I had placed measures on the ballot that had reduced taxes in Oregon in the range of $10 billion. I had put measures on the ballot to force unions to get permission from employees before taking money out of their paychecks for politics and to prevent the use of the public payroll system to collect union political money, which just happens to be the lifeblood of the Democrat machine that runs this state. Over the years, the unions had spent more than $50 million fighting my measures, which is a lot of money in Oregon, and they wanted me gone.

Shortly after taking office, the new attorney general began to pay back his union donors. He opened an investigation and then indicted my wife and I for failure to file Oregon tax returns for three years. ( I had filed tax returns for more than 30 years before the three years in question and have filed since.)

I pled “not guilty” at arraignment, as did my wife. We asked for a jury trial. Later, the attorney general came to us and said he was going to charge my wife with several other felonies, but would drop all charges against her if I would plead guilty to a felony and do ninety days in jail. The charges were entirely baseless and this was clearly emotional blackmail, but this was not the first time John Kroger had shown his ugly side. He had done the same thing in high profile federal cases, i.e. prosecute the wives of executives to force the husbands to plead guilty to save their wives the stress of prosecution. Kroger even confessed in his book that he had moral qualms about this tactic, but had done it anyway.

Nonetheless, here he was doing it again. The prosecutor even told me face to face that he knew my wife was not guilty of anything.

I was fully prepared to go to trial and explain to a jury why I did not file these three tax returns and that in the meanwhile I had in good faith paid my estimated taxes so as to not violate my obligations as a citizen. I wanted to explain to jurors the specific questions that remained unanswered and made it impossible for me to sign the bottom of the return and certify that the information on it was accurate. I wanted to explain why my attorney and I were absolutely certain that this attorney general would prosecute me, if I filed my returns. I believed I had a right as an American to put on a defense when charged with a felony.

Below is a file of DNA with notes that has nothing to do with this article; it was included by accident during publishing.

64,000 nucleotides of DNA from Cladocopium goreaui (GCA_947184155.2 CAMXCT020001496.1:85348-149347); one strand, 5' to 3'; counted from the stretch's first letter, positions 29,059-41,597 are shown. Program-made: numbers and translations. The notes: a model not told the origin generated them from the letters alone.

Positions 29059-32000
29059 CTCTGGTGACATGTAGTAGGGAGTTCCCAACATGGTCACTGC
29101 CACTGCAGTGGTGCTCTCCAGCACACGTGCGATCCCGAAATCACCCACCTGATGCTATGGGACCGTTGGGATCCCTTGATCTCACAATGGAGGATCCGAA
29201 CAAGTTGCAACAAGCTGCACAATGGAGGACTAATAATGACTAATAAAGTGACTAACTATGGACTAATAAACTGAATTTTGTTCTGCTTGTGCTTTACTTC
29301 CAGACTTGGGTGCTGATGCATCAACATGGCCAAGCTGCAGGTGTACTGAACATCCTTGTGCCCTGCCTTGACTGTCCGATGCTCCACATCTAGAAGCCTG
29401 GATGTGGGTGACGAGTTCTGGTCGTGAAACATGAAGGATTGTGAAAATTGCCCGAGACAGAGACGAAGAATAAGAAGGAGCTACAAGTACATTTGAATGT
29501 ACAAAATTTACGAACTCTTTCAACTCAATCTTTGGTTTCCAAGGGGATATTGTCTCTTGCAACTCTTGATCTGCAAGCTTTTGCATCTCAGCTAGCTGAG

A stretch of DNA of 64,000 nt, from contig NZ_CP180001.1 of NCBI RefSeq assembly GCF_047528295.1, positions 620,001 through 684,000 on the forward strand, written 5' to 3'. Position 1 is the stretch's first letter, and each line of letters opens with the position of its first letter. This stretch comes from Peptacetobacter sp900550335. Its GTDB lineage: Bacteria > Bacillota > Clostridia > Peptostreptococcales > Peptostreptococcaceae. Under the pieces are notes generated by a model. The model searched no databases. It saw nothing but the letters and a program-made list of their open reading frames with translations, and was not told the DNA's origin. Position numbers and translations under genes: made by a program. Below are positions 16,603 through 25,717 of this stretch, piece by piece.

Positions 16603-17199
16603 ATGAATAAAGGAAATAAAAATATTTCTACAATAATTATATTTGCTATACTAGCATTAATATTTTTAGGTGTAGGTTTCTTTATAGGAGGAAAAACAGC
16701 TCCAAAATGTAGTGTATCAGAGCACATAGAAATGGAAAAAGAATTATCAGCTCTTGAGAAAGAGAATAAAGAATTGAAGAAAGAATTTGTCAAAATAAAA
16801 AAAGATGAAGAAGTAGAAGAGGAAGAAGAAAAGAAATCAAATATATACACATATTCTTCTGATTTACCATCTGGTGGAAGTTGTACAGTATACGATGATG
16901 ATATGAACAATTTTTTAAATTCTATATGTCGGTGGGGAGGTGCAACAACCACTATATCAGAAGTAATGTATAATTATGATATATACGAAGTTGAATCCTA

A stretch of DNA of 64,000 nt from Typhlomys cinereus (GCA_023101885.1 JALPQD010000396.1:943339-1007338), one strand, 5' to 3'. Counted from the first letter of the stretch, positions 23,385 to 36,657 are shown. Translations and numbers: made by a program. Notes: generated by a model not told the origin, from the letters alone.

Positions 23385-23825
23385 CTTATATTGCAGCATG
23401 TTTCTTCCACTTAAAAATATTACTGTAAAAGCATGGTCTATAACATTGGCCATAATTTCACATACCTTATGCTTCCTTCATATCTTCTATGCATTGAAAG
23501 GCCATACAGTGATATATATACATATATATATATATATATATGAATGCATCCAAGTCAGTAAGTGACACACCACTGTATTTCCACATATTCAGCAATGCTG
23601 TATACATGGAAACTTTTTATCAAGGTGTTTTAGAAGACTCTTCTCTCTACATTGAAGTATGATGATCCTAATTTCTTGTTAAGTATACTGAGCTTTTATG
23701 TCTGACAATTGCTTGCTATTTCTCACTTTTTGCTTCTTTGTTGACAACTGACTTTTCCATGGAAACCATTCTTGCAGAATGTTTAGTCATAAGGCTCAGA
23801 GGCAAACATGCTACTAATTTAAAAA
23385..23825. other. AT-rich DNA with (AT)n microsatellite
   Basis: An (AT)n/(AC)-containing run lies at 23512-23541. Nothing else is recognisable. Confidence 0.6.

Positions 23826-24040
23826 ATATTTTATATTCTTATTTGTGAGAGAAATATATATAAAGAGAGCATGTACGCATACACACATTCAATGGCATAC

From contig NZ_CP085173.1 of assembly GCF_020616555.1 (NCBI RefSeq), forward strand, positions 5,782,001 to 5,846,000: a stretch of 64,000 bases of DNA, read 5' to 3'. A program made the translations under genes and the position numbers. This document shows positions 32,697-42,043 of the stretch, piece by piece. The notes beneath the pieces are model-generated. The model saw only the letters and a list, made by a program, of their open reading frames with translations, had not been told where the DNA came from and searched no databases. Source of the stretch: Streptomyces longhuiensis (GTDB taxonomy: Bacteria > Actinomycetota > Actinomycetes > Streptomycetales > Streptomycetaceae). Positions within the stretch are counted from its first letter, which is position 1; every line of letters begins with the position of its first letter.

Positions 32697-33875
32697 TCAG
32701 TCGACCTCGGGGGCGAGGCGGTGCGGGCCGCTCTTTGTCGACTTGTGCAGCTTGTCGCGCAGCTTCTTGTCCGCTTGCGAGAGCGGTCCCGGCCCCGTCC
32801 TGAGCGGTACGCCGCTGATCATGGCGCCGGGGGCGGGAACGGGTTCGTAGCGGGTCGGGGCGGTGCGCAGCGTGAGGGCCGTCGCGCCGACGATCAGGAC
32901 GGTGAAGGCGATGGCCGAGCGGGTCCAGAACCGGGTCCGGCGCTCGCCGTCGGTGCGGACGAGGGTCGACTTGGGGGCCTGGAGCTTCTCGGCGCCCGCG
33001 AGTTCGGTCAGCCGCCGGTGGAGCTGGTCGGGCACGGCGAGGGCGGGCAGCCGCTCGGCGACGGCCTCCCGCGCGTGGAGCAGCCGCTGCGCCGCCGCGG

The final ruling by Judge Claudia Burton this week truly floors me. It seems so un-American not to allow a person charged with a crime to not put on a defense. The American judicial system clearly has devolved to the point that courts today give so much deference to precedents that they ignore the injustices caused by their doing so. When a judge does that, he or she is not really being a judge. They are not pursuing justice, just choosing which court precedents they wish to apply. In this case, the judge made a series of decisions that resulted in me literally not being allowed to put on a defense.

The bottom line is that by donating hundreds of thousands of dollars to an ambitious law professor who wanted to be attorney general, the public employee unions got their worst political opponent tossed into jail as a felon for something 40,000 Oregonians do every year, not file timely tax returns. In fact, to my knowledge no other person has ever paid estimated taxes and then been prosecuted for not filing their state tax returns.

It is at least worth mentioning that the Oregon Department of Revenue broke with their established procedures in my case. Over the past five years, they did not send me one reminder letter or request for returns. They just quietly convened a secret grand jury and indicted me.

Today, August 4, 2011 I will be heading off to jail. This afternoon, I will enter a plea of guilty to three felonies because my attorney, the prosecutor, and another “mediator” judge told me that if I chose to go to trial I would almost certainly be found guilty, since I could not put on a defense, and would be sentenced by the court to state prison for a year and a half to three years with a possibility of nine years or so.

Do I really have a choice? Thirty days in jail if I plead guilty today or face years in prison if I go to trial where I can’t put on a defense. Concerns for my family dictate the obvious. But am I being railroaded? The answer to that question is self-evident. Is this about tax returns or is it really all about politics? No need to answer that. Have the unions used the legal system to get rid of someone they didn’t want to fight at the ballot box? No doubt about it.

© 2011 Bill Sizemore - All Rights Reserved
The only silver lining is that the Oregonian is not half as shameful as Judge Claudia Burton, Attorney General John Kroger, and the Oregon Department of Revenue. There is a Judge who sees it all.